There's a Lesson in the Raw Emotions That Emerge in Diversity Group Sessions

As the WEF makes a priority of diversity, equity and inclusion, it’s worthwhile to reflect deeply on matters of race at work and in the community.

“Why are they so angry?”

That was my first thought while taking part in a two-day corporate diversity workshop at the electric utility where I worked in the early 1990s.

When I learned about the small-group workshops, which were mandatory, I signed up right away and became a member of the first group, about evenly split between white people (like me) and people of color, mostly African Americans.

I offer these memories and takeaways from my experience in light of WEF’s Diversity, Equity and Inclusion initiative, which celebrates “our unique differences including education, career background, age, gender, race, ethnicity, nationality, gender identity” and much more.

Raw emotion

I didn’t know what to expect in the workshop. I had a vague idea that somehow we’d be broken into mixed-race groups and asked to solve problems and break down barriers of ethnicity and skin color and learn to work together.

I encountered something far different. In the various sessions the white people in the group were confronted by questions with a strong accusatory tone, and with a list of grievances. From a Black man: “How do you think I feel when a white woman sees me coming on the sidewalk and clutches her purse, or crosses the street to avoid me?”

From a Black woman: “Have you ever had a salesperson follow you around a store and watch you while you’re shopping?”

From a Black man: “Why do white people always ask me about last night’s basketball game — as if they assume I must have watched it?”

Evolving responses

My first reaction was to feel hurt, and then a little angry, at the vitriol coming my way. I didn’t think of myself as racist; my family life and religious grade school education had taught me about bigotry and racial justice.

But then I had to ask myself: How eager would I be to get out of a car in the middle of a Black neighborhood in a big city? Hadn’t I once worked for a company where my boss would not consider hiring a Black account executive — because our clients would not accept them? Don’t I have a biracial nephew who has been called the N-word by one of his neighbors?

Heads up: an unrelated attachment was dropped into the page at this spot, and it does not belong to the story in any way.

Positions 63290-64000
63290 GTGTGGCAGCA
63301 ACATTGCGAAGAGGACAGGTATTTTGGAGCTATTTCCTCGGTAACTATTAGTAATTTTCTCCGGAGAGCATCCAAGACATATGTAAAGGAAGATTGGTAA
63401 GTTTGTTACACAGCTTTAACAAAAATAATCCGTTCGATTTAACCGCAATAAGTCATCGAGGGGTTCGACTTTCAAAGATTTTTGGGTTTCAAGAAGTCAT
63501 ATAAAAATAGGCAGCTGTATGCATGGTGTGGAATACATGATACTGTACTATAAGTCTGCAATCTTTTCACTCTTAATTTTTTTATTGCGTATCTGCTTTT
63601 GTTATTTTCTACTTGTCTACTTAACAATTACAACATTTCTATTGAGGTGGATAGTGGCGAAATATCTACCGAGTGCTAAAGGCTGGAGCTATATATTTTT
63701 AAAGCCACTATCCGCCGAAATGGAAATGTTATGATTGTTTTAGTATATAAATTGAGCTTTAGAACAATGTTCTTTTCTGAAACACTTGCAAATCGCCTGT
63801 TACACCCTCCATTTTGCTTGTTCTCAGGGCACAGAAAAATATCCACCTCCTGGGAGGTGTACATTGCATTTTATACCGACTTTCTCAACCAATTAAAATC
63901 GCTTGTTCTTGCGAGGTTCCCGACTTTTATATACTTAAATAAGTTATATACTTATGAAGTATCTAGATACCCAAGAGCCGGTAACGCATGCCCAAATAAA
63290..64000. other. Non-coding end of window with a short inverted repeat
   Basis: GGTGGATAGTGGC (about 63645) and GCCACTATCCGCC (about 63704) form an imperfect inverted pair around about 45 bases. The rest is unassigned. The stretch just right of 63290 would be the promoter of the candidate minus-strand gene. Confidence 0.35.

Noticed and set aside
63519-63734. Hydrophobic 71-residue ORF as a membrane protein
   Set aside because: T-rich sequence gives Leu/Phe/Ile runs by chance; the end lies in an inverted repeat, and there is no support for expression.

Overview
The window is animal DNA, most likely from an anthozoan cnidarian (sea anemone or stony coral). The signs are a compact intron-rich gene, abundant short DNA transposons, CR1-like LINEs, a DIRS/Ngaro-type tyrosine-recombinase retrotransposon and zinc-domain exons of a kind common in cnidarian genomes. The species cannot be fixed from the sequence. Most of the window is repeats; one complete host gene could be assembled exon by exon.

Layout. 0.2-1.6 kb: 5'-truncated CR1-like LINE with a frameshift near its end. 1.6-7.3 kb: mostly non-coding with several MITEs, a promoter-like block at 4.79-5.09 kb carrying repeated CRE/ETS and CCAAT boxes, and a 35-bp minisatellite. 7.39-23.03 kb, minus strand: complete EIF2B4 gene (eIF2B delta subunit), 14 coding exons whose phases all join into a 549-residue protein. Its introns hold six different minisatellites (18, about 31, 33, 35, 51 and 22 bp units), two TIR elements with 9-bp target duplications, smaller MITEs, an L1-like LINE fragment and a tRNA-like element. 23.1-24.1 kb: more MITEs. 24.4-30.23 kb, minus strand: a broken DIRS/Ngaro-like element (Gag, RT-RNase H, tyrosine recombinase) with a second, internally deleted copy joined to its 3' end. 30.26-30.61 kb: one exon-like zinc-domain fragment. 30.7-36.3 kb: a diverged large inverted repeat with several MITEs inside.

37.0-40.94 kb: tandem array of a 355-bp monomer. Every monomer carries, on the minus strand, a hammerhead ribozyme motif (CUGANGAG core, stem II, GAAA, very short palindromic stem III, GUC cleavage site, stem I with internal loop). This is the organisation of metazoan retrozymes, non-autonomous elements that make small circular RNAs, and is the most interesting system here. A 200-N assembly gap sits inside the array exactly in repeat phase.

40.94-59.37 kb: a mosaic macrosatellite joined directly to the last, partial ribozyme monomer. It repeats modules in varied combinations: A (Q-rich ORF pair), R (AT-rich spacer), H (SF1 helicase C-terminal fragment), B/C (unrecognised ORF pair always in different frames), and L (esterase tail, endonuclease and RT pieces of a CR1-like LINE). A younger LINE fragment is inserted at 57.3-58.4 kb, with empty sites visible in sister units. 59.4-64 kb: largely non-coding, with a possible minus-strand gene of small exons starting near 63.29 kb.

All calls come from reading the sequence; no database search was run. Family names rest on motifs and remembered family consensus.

Toward the end of the session came a question to the white people from a Black man, named Jerome, that I can still actually hear in memory: “Will you admit that you have white skin privilege that gives you advantages in life?”

Politics aside

Now, I know that the whole concept of white privilege has taken on political overtones — that some say the concept is designed to make white people feel guilty or hate themselves, that its purpose is to divide the country and subjugate white Americans.

But in looking at the concept carefully, one runs into realities that are incontrovertible. For example, a white person likely will never be denied a mortgage or car loan, have an apartment rental application rejected, or be stopped by a police officer while driving in a “wrong” neighborhood solely because of skin color.

Being aware of this privilege does not make me feel guilty or oppressed. It does make me appreciate the reality that prejudice still exists against people of races different from mine, and it inclines me toward more vigorously supporting policies that promote racial equity and justice — so that in time we all enjoy the same privilege.

About the anger

After the diversity training the hurt feelings faded, and I reflected on the anger directed toward members of my race. What I decided was that it’s not my place to decide whether that anger was justified. It grew out of people’s experiences. This is the way they genuinely feel. As we strive toward racial harmony, this is the point from which we begin.   



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